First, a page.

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People walk in front of Casa Rosada Presidential Palace in Buenos Aires on Friday. (MARCOS BRINDICCI/Reuters)
People walk in front of Casa Rosada Presidential Palace in Buenos Aires on Friday. (MARCOS BRINDICCI/Reuters)

Argentina to pursue $500-million during bond hearing in New York Add to ...

A New York judge called a new hearing in the Argentina bonds case for Friday, after Buenos Aires sued the United States in the International Court of Justice for allegedly being forced into default.

Justice Thomas Griesa ordered that Argentina and hedge funds battling to be paid on their bonds meet in his court on Friday “regarding recent statements made by the Republic of Argentina.”

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Argentina is battling to have Justice Griesa free up more than $500-million (U.S.) in funds in an account of Bank of New York-Mellon at the Argentine central bank.

The Argentine government deposited the money there at the end of June as an interest payment for holders of the country’s restructured bonds.

But Justice Griesa ordered the bank not to pay the money unless Argentina also pays the hedge funds for the $1.3-billion in unrestructured bonds they hold, and that forced the country into default at the end of July.

Argentina is refusing to pay the hedge funds, and has now accused the bank of breach of contract in its assigned role of handling its debt payments.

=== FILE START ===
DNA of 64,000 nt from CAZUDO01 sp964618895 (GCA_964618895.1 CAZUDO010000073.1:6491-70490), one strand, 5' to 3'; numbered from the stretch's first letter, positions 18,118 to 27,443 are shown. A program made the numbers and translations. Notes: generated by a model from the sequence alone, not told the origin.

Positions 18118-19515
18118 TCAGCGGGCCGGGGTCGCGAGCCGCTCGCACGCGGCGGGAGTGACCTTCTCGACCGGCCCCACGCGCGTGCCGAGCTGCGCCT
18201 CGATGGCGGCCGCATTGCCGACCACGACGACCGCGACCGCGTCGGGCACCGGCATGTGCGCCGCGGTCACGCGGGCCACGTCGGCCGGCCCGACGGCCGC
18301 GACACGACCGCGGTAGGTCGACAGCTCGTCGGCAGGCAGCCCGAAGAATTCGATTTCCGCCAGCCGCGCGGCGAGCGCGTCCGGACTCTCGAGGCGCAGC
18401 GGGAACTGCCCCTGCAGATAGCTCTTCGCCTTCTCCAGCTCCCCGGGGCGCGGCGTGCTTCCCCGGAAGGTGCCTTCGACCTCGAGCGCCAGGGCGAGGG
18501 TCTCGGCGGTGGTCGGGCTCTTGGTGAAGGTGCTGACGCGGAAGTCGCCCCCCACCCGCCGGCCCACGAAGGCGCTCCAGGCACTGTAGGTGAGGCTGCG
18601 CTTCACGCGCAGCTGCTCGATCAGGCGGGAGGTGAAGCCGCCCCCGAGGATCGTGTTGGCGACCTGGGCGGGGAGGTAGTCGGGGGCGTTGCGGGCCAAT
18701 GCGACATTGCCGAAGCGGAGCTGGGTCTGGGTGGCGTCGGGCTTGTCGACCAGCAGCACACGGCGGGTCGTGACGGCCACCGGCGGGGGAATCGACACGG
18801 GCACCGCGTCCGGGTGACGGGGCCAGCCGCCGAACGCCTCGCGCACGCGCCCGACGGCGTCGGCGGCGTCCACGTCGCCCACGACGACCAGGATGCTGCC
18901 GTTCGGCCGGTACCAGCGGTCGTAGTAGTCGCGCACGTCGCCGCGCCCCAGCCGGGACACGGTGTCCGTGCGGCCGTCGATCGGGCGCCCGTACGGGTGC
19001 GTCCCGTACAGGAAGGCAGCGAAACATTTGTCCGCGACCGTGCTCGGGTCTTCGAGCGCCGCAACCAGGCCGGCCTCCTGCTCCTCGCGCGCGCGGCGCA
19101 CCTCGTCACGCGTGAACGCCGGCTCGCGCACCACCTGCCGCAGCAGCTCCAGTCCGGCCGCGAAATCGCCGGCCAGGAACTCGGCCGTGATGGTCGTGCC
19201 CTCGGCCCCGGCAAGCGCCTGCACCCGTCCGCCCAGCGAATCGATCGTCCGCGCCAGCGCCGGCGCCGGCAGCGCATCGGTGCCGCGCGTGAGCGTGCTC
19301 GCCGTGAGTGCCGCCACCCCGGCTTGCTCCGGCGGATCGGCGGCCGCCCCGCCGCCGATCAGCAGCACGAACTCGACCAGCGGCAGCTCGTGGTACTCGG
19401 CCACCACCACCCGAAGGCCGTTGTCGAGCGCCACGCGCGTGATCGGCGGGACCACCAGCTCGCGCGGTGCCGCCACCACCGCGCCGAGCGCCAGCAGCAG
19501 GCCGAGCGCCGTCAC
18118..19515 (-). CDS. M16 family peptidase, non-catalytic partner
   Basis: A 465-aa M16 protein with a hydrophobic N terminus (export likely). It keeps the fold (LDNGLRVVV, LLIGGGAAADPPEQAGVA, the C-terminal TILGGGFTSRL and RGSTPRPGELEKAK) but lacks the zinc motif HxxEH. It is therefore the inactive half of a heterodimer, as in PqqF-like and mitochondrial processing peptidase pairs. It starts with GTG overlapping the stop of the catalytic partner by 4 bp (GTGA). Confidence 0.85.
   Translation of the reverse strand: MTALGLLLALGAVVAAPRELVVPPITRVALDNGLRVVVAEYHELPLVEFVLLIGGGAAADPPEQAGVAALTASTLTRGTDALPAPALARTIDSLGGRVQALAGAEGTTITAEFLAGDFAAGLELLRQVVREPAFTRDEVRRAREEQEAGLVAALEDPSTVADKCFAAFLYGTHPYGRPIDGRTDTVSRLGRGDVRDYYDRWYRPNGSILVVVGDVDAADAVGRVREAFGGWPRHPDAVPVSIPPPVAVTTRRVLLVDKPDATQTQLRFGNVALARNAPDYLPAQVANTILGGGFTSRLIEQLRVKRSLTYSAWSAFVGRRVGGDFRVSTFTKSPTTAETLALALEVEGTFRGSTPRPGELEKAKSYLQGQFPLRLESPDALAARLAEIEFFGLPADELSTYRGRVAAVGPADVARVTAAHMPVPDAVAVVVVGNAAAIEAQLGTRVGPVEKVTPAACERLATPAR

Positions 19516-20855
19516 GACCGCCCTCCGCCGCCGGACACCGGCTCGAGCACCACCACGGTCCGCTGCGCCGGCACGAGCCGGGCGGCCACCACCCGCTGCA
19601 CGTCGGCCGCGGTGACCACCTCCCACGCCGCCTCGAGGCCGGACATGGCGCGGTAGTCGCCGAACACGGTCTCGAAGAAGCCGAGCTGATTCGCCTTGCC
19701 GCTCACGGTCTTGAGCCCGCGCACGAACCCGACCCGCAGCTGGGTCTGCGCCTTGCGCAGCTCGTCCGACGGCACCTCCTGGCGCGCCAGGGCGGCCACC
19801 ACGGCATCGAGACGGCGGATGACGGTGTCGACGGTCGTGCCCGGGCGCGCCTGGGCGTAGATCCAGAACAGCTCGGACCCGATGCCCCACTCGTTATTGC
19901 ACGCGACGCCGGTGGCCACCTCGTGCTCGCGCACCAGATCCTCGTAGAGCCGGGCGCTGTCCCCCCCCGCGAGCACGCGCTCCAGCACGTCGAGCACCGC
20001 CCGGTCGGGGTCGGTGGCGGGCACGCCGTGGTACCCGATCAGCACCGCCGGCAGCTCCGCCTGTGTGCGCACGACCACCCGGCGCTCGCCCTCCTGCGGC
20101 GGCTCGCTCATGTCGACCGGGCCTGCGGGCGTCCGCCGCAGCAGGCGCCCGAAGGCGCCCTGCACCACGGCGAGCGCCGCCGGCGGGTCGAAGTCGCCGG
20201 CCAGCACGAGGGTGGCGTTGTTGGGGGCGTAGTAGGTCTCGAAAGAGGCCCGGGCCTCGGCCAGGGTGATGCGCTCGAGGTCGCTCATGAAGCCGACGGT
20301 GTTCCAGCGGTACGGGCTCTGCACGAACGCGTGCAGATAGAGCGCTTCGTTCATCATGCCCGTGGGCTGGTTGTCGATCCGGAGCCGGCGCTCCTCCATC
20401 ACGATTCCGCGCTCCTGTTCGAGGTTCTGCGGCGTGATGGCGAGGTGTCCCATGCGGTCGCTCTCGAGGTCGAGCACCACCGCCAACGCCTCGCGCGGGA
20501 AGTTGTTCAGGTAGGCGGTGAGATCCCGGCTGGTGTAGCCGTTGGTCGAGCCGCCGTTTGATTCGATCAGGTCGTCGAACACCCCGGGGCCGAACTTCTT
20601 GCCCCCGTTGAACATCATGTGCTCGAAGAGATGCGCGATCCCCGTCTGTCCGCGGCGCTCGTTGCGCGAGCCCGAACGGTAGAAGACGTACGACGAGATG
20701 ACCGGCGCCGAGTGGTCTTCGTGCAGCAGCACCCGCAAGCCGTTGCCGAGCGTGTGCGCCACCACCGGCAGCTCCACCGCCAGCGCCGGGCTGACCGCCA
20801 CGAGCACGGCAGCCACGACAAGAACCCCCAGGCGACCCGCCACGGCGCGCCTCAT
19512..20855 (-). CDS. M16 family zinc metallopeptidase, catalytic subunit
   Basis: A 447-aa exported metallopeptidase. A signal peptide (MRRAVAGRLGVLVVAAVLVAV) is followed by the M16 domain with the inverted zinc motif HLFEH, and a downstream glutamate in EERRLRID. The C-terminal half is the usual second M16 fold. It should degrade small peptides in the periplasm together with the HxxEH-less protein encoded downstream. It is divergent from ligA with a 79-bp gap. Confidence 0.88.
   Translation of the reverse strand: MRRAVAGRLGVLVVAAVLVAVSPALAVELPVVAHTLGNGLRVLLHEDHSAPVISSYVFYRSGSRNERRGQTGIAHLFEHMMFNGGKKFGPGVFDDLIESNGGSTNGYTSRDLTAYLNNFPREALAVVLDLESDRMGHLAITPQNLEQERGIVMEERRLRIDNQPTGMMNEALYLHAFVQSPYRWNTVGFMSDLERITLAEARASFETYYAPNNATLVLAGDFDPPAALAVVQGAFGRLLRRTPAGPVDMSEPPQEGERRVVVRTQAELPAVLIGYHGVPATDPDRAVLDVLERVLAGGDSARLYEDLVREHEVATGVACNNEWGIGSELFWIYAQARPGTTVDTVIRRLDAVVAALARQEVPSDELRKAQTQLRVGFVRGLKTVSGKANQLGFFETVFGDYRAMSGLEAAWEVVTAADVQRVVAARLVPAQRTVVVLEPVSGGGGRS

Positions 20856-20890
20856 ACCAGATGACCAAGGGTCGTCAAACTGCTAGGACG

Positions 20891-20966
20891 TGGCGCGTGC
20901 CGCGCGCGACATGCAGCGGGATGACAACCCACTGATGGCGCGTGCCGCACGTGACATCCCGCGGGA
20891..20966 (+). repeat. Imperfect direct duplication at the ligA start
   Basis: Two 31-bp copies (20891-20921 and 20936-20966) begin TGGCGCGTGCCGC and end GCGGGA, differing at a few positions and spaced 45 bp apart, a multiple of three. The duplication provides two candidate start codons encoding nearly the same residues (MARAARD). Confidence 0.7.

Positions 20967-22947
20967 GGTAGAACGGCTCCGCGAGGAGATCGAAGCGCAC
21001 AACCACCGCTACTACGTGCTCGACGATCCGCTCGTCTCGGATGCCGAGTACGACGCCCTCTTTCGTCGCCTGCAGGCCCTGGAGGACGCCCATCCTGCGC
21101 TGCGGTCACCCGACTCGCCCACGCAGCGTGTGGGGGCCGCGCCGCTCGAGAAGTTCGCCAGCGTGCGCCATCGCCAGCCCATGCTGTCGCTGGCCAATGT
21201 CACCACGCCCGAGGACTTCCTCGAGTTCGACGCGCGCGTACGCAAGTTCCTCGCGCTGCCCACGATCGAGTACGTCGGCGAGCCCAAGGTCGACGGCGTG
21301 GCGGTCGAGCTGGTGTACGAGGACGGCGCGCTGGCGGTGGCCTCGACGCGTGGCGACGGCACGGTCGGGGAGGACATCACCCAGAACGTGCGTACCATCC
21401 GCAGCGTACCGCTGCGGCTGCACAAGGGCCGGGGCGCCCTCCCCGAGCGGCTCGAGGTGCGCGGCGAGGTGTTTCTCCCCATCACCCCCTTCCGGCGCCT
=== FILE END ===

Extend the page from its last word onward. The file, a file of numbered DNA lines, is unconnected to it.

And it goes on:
Argentina also asked the world court in The Hague on Thursday to take action against the United States over Argentine sovereign debt in the South American country’s long-running dispute with holdout creditors.

Argentina defaulted last week after losing a long legal battle with hedge funds that rejected the terms of debt restructurings in 2005 and 2010.

A statement issued by the International Court of Justice, the UN’s highest court for disputes between nations, said Argentina’s request had been “transmitted to the U.S. Government. However, no action will be taken in the proceedings unless and until” Washington accepts the court’s jurisdiction.

The United States has recognized the court’s jurisdiction in the past, but it was not immediately clear if it would do so in Argentina’s case.

The default came after Argentina failed last week to strike a deal with the main holdouts among investors, NML Capital Ltd, an affiliate of Elliott Management Corp and Aurelius Capital Management.

Buenos Aires maintains it has not defaulted because it made a required interest payment on one of its bonds due 2033, but a judge in the U.S. district court in Manhattan blocked that deposit in June, saying it violated an earlier ruling.

Argentina said in its application to the court that the United States had “committed violations of Argentine sovereignty and immunities and other related violations as a result of judicial decisions adopted by U.S. tribunals.”

Latin America’s third-largest economy defaulted on about $100-billion on sovereign bonds in 2002. Most holders of those bonds accepted less than 30 cents on the dollar in the 2005 and 2010 restructurings. But a minority of holders opted to sue in the U.S. courts for full repayment.

Washington lost a suit filed by Mexico at the international court, which ruled in 2004 that the United States had violated the rights of death row inmates by denying them the right to consular legal representation.

In other developments, a group of so-called “me-too” holdout investors have already asked a Justice Griesa to grant them equal treatment amid hopes of a potential deal to allow international banks to buy defaulted debt from hedge funds led by Elliot Capital Management and Aurelius Capital.

- With a report from Reuters

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